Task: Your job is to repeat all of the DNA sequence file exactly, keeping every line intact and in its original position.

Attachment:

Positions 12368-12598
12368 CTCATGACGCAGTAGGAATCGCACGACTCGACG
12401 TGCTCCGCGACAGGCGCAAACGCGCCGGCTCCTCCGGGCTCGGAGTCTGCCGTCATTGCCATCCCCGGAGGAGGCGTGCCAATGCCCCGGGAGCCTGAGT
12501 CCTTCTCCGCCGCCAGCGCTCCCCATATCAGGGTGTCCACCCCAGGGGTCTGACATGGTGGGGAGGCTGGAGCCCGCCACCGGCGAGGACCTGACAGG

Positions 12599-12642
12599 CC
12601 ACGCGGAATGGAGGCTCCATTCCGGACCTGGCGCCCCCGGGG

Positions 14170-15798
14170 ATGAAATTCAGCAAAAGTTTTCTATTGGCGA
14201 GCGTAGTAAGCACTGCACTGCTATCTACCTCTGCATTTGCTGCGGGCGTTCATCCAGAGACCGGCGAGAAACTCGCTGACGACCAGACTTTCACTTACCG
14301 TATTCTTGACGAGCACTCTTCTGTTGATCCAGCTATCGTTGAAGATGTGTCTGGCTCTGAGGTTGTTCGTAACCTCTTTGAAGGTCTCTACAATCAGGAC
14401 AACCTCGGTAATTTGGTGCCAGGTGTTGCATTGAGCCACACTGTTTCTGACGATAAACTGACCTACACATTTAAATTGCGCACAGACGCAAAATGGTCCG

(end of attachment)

Positions 12368-12598
12368 CTCATGACGCAGTAGGAATCGCACGACTCGACG
12401 TGCTCCGCGACAGGCGCAAACGCGCCGGCTCCTCCGGGCTCGGAGTCTGCCGTCATTGCCATCCCCGGAGGAGGCGTGCCAATGCCCCGGGAGCCTGAGT
12501 CCTTCTCCGCCGCCAGCGCTCCCCATATCAGGGTGTCCACCCCAGGGGTCTGACATGGTGGGGAGGCTGGAGCCCGCCACCGGCGAGGACCTGACAGG

Positions 12599-12642
12599 CC
12601 ACGCGGAATGGAGGCTCCATTCCGGACCTGGCGCCCCCGGGG

Positions 14170-15798
14170 ATGAAATTCAGCAAAAGTTTTCTATTGGCGA
14201 GCGTAGTAAGCACTGCACTGCTATCTACCTCTGCATTTGCTGCGGGCGTTCATCCAGAGACCGGCGAGAAACTCGCTGACGACCAGACTTTCACTTACCG
14301 TATTCTTGACGAGCACTCTTCTGTTGATCCAGCTATCGTTGAAGATGTGTCTGGCTCTGAGGTTGTTCGTAACCTCTTTGAAGGTCTCTACAATCAGGAC
14401 AACCTCGGTAATTTGGTGCCAGGTGTTGCATTGAGCCACACTGTTTCTGACGATAAACTGACCTACACATTTAAATTGCGCACAGACGCAAAATGGTCCG